Quite of the above class is twoing for which i a c c f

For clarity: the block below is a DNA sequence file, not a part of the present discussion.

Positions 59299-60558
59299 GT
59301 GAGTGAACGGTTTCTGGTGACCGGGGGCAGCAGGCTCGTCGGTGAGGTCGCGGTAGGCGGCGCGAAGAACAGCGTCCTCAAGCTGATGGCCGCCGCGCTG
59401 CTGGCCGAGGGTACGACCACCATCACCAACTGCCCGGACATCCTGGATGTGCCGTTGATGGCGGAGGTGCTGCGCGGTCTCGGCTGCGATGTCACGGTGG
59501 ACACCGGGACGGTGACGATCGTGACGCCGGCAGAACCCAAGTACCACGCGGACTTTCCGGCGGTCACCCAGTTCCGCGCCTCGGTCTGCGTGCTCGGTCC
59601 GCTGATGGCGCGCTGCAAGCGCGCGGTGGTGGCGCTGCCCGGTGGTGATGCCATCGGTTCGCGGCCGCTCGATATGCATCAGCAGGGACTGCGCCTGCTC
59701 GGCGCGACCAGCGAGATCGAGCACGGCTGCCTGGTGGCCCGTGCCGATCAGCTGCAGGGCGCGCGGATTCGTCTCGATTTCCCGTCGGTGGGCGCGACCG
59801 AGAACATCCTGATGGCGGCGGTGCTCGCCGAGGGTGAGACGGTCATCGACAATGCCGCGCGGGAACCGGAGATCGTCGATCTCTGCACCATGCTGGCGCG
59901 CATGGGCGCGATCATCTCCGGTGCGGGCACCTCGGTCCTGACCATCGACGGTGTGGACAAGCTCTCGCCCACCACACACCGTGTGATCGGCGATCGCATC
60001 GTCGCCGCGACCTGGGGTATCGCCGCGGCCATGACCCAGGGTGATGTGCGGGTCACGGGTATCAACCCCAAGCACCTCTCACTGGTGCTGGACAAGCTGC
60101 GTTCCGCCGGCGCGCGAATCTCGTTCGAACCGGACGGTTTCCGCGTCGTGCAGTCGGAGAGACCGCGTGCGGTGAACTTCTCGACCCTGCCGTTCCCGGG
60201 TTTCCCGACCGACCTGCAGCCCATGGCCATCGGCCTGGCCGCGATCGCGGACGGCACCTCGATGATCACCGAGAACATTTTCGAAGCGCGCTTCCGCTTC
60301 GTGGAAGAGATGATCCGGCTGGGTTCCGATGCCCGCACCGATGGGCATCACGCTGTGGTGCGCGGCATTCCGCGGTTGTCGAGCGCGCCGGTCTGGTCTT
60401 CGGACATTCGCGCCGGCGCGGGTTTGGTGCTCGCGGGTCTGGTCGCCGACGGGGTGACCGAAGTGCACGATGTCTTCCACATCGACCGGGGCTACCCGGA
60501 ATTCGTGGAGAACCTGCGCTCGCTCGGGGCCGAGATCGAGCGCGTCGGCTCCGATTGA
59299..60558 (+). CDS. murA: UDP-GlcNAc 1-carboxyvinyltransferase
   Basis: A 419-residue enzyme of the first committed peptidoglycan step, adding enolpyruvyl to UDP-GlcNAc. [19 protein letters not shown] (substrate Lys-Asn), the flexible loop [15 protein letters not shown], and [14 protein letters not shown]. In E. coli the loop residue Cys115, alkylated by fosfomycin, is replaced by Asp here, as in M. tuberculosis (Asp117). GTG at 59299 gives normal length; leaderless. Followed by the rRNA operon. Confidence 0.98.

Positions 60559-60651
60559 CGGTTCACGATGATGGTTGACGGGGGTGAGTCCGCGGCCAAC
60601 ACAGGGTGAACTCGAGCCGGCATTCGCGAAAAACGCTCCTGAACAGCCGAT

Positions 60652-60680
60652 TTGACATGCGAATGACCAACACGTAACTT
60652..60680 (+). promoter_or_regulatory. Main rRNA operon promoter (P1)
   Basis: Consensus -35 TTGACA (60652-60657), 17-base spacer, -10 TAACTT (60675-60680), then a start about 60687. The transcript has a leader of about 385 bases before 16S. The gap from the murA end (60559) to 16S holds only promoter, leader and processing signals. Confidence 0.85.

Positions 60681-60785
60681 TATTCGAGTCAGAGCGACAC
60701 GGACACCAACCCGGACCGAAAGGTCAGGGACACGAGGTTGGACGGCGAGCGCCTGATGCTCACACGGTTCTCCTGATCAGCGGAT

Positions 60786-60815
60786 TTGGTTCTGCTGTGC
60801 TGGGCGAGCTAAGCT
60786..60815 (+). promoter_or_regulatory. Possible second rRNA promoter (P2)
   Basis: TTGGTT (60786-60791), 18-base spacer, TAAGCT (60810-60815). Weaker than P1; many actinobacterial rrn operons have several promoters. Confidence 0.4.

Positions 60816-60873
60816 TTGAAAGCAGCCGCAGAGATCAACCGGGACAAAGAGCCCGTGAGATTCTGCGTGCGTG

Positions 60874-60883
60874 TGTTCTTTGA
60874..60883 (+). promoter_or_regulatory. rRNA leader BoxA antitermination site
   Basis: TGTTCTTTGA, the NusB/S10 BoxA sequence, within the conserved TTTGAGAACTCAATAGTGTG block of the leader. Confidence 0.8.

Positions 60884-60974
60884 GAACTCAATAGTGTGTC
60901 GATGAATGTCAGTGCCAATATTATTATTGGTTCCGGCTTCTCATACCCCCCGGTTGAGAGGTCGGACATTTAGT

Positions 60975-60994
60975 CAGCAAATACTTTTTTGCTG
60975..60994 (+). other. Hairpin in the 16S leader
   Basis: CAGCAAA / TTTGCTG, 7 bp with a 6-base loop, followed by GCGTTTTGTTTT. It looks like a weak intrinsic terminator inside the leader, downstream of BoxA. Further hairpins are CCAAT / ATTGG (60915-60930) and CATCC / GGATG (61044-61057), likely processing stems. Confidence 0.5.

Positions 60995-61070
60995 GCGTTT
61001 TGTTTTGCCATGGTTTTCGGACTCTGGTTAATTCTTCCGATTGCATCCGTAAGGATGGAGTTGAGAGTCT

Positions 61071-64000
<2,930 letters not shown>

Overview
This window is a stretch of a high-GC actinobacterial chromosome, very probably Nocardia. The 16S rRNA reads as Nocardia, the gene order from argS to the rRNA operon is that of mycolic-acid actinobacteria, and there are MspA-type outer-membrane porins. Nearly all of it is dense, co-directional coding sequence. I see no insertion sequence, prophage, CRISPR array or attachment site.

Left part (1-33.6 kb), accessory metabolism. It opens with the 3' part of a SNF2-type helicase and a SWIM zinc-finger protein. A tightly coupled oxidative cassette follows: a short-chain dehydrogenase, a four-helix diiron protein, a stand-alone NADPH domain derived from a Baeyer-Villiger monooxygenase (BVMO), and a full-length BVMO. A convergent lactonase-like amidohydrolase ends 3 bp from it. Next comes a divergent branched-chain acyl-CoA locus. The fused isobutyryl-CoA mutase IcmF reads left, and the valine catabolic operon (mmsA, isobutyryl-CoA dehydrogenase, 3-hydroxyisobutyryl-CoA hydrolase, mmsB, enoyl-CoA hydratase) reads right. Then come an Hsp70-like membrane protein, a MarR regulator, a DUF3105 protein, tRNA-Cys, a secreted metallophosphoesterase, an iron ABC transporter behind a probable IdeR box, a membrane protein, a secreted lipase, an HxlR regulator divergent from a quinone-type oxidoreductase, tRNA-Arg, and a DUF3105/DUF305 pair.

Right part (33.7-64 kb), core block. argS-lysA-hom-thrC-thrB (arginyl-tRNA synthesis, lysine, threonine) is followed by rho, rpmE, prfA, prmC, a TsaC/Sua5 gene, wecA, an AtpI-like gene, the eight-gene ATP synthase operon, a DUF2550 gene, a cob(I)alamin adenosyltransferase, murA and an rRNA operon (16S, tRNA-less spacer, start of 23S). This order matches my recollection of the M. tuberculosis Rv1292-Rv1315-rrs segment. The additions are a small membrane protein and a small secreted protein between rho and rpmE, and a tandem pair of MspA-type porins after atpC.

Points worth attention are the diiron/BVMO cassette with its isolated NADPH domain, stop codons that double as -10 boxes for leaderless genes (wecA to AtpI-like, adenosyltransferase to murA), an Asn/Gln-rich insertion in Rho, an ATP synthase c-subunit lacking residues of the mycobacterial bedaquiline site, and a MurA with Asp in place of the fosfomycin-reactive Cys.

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Unformatted text preview: is some partition of the C classes into two disjoint sets. If C = 2 twoing is equivalent to the usual impurity index for f . Surprisingly, twoing can be calculated almost as e ciently as the usual impurity index. One potential advantage of twoing 6 1.0 0.6 0.4 Scaled Impurity 0.8 0.6 0.4 0.2 Impurity Gini criteria Information 0.0 0.0 0.2 Gini criteria Information 0.0 0.2 0.4 0.6 0.8 1.0 0.0 P 0.2 0.4 0.6 0.8 1.0 P Figure 2: Comparison of Gini and Information indices is that the output may give the user additional insight concerning the structure of the data. It can be viewed as the partition of C into two superclasses which are in some sense the most dissimilar for those observations in A. For certain problems there may be a natural ordering of the response categories e.g. level of education, in which case ordered twoing can be naturally de ned, by restricting C1 to be an interval 1; 2; : : : ; k of classes. Twoing is not part of rpart. 3.2 Incorporating losses One salutatory aspect of the risk reduction criteria not found in the impurity measures is inclusion of the loss function. Two di erent ways of extending the impurity criteria to also include losses are implemented in CART, the generalized Gini index and altered priors. The rpart software implements only the altered priors method. 3.2.1 Generalized Gini index The Gini index has the following interesting interpretation. Suppose an object is selected at random from one of C classes according to the probabilities p1 ; p2 ; :::; pC  and is randomly assigned to a class using the same distribution. The probability of 7 misclassi cation is XX i j 6=i pipj = XX i j pipj , X i p2 = i X i 1 , p2 = Gini index for p i Let Li; j  be the loss of assigning class j to an object which actually belongs to class i. The expected cost of misclassi cation is P P Li; j pi pj . This suggests de ning a generalized Gini index of impurity by Gp = XX i j Li; j pi pj The corresponding splitting criterion appears to be promising for applications involving variable misclassi cation costs. But there are several reasonable objections to it. First, Gp is not necessarily a concave function of p, which was the motivating factor behind impurity measures. More seriously, G symmetrizes the loss matrix before using it. To see this note that Gp = 1=2 XX Li; j  + Lj; i pi pj In particular, for two-class problems, G in e ect ignores the loss matrix. 3.2.2 Altered priors Remember the de nition of RA RA = C X i=1 C X i=1 piALi; A i Li; AniA =ni n=nA  ~ Assume there exists  and L be such that ~ iLi; j  = i Li; j  ~~ 8i; j 2 C ~ Then RA is unchanged under the new losses and priors. If L is proportional to the zero-one loss matrix then the priors  should be used in the splitting criteria. ~ This is possible only if L is of the form Li; j  =  8 Li i 6= j 0 i=j in which case L i = Pi iL ~ jjj This is always possible when C = 2, and hence altered priors are exact for the two class prob...
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